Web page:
The Venus of Bataille / SireuilThis venus which I have called the Venus of Bataille is an enigma. The only record I have comes from the book 'Tears of Eros' by Georges Bataille. He gives it as the Venus of Sireuil, but it is nothing like the well known Sireuil Venus. I have found no mention of it anywhere, yet it is such a beautifully made piece that I would have expected it to have pride of place in any museum, and to be in all the text books. Is it genuine, or a fake? I have no idea. But if anyone can shed light on its provenance, I would be very grateful.
The venus is beautifully formed, and (suspiciously!) has a modern look to it, as though it could have been done as an accurate rendition of a modern full bodied woman. It is the most faithful rendering of human anatomy that I have ever seen from the Paleolithic.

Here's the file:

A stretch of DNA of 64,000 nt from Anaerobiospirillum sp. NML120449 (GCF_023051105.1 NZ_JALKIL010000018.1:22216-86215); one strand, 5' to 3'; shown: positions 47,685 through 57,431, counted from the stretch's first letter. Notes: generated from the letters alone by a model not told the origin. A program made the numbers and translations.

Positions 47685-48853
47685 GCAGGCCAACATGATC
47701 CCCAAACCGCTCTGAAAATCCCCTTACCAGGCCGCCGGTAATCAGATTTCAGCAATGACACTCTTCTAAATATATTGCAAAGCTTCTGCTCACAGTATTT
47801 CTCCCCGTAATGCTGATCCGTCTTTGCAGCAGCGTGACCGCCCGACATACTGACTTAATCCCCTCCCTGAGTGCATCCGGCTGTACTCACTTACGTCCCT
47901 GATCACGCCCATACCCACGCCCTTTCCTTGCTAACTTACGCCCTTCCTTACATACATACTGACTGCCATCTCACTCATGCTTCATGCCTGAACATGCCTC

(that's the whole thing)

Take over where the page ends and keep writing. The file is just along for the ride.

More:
However, the side view shows that the shape is much more like one would expect from the Paleolithic venuses, with an abdomen which juts out above the mons pubis.
This is the figurine which is well known as the Sireuil Venus.
It was carved into an amber calcite pebble, and was found in the rut of a road from the Goulet de Cazelle near Sireuil village.
Photo: Roger Joussaume, CNRS
- Bataille, G., 1989: The tears of Eros, City lights books, (translated from Les larmes d'Éros, 1961)